It should also be borne in mind that the apparent degree of affinity maturation by post-GC intraclonal competition will vary substantially depending on the nature of the antigen. In some experimental instances, random mutations lead to higher affinity clones at a relatively high frequency (59). The NP hapten used here and by others (24, 34, 45) would appear to be another such example, since a frequently occurring single point mutation in the V186.2 gene (24, 60) is associated with greatly increased affinity for NP (61). Thus, the studies here showing defective NP-specific affinity maturation in ltβ−/− mice can only be interpreted to suggest that affinity maturation within GCs has failed in these mice.

Recirculating memory B cells migrate between secondary lymphoid organ follicles where they can respond to antigen held on FDC networks (62, 63). Marginal zone memory B cells are said to be long-lived and non-recirculating (6466), and it is difficult to conceive of how their maintenance could be dependent on antigen retained by FDC networks. As the name suggests, marginal zone memory B cells have been best characterized in the marginal zone of the spleen, where they are seen to appear both immediately before and during GC reactions (6365). Equivalent areas are located on the inner wall of the subcapsular sinus of LNs, and may be substantial in MLNs (65). Further studies will be necessary to characterize the B cell memory in ltβ−/− mice, including how the nature and dose of antigen might affect memory maintenance besides memory generation per se.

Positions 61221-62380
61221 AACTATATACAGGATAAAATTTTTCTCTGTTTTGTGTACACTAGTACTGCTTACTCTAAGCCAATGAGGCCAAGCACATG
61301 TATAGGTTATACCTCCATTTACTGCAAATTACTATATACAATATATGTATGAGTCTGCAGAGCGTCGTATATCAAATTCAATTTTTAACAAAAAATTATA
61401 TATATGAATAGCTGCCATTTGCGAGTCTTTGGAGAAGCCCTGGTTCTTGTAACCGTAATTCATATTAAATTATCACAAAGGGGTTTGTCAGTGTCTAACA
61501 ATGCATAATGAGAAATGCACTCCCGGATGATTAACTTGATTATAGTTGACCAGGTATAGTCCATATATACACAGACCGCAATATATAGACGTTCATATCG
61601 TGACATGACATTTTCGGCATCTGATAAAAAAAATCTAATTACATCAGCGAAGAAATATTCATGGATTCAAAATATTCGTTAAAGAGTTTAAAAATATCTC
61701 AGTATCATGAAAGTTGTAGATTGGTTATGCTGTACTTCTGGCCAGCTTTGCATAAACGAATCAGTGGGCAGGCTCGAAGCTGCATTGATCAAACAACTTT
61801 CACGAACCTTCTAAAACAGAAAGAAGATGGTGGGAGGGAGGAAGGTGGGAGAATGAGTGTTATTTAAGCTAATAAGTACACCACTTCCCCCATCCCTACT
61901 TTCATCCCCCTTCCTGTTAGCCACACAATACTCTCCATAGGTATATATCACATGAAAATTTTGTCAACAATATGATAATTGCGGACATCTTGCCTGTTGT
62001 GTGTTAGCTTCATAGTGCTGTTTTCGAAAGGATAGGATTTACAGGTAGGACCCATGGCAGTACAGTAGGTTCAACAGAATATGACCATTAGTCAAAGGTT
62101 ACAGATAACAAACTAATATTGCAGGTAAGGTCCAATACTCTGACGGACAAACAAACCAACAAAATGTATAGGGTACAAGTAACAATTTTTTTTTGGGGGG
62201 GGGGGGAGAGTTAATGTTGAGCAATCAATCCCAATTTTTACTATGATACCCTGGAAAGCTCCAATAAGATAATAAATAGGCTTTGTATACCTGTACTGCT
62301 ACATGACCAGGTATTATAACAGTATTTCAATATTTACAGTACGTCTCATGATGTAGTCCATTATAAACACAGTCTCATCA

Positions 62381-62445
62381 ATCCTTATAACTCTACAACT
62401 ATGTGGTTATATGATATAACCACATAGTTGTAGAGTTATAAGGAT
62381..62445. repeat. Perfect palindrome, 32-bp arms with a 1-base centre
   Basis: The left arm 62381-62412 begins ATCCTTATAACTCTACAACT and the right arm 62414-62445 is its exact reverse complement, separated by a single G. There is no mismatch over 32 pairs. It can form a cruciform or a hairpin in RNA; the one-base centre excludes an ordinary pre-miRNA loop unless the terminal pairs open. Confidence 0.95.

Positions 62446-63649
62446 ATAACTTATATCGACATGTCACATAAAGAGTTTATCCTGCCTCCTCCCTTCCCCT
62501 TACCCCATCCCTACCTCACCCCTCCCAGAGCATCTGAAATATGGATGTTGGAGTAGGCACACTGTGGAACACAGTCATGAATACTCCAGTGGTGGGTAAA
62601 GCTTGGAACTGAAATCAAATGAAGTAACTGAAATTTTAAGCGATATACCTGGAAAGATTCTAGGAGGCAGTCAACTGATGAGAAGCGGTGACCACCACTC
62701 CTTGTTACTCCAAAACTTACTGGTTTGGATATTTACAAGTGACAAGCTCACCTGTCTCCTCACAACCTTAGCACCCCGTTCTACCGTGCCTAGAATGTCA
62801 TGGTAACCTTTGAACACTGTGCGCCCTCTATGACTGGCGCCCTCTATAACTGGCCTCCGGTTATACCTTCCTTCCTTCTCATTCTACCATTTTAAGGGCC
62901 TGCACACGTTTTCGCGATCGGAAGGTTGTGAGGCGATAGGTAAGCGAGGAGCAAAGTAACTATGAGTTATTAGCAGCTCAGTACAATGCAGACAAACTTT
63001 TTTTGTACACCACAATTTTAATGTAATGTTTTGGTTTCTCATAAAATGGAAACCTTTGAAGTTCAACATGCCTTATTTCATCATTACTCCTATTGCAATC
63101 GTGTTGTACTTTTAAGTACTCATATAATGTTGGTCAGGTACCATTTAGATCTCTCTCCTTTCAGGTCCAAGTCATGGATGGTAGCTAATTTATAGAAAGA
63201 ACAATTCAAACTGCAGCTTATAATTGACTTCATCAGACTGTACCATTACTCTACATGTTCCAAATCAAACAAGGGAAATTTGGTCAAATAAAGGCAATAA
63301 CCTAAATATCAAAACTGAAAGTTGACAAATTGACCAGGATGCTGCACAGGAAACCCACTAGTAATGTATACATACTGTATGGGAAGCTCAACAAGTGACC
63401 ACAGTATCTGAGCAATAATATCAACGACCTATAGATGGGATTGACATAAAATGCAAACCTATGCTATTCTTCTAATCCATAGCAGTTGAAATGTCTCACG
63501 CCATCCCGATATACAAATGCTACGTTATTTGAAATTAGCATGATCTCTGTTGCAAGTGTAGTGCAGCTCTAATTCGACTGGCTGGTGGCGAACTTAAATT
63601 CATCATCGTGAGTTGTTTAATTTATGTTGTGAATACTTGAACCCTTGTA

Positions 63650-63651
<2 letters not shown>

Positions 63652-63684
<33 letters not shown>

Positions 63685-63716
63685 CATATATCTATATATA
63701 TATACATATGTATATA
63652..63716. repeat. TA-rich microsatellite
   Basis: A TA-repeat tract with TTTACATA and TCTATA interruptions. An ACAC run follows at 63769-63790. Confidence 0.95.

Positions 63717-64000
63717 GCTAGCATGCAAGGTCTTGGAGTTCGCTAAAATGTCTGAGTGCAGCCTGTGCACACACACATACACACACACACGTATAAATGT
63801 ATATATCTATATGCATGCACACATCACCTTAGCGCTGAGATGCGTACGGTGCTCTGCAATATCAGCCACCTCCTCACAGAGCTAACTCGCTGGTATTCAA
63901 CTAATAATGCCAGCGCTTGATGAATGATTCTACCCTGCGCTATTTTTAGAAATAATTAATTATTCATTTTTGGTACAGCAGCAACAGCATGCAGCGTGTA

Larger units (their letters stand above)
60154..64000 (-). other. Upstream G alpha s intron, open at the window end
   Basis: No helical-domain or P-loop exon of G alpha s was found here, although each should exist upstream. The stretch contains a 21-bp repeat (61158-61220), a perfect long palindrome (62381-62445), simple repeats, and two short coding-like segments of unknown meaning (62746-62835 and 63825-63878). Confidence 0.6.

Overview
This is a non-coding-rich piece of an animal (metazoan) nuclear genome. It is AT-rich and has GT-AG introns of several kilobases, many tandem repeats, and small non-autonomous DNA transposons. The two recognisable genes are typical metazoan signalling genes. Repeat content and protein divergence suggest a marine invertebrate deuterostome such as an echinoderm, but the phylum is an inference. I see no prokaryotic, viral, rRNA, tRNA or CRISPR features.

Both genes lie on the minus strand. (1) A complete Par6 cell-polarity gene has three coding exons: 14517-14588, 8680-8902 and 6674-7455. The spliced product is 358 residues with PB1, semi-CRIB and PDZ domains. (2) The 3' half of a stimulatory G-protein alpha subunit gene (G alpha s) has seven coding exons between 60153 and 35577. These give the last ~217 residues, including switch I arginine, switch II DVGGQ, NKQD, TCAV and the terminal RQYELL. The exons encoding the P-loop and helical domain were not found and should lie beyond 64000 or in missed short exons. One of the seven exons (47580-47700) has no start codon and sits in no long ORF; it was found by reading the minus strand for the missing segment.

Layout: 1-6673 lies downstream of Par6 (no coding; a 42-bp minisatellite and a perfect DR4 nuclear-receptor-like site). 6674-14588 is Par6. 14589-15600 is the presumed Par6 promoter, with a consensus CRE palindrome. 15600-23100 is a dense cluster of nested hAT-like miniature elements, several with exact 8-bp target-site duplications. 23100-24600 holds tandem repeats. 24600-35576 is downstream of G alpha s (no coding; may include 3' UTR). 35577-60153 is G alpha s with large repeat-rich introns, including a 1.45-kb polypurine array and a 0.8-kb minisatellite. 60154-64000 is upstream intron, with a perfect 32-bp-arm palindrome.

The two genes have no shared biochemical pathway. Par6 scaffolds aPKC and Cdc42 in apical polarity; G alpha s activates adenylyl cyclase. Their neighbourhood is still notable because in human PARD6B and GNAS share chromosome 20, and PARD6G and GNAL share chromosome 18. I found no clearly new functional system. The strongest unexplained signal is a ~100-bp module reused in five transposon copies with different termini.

In conclusion, this study has considered GC reactions in the MLNs of ltβ−/− mice and found that both GC and B cell memory are formed despite the complete absence of FDC networks. However, antigen-specific antibody affinity maturation is defective. This study of the MLNs of ltβ−/− mice serves as a model for the consequences of administration of soluble LTβR with respect to LNs. The spleen of ltβ−/− mice was not studied here because it is more disorganized than the MLNs (26, 27, 30). The fact that anti-NP memory at week 10 was much less apparent in serum than in MLNs (Fig. 7) may well be a reflection of the fact that serum antibody levels are dominated by the spleen and spleen-derived bone marrow antibody-secreting cells. Having said this, even the spleen of ltβ−/− mice generates some PNA-binding GC-like B cells (27).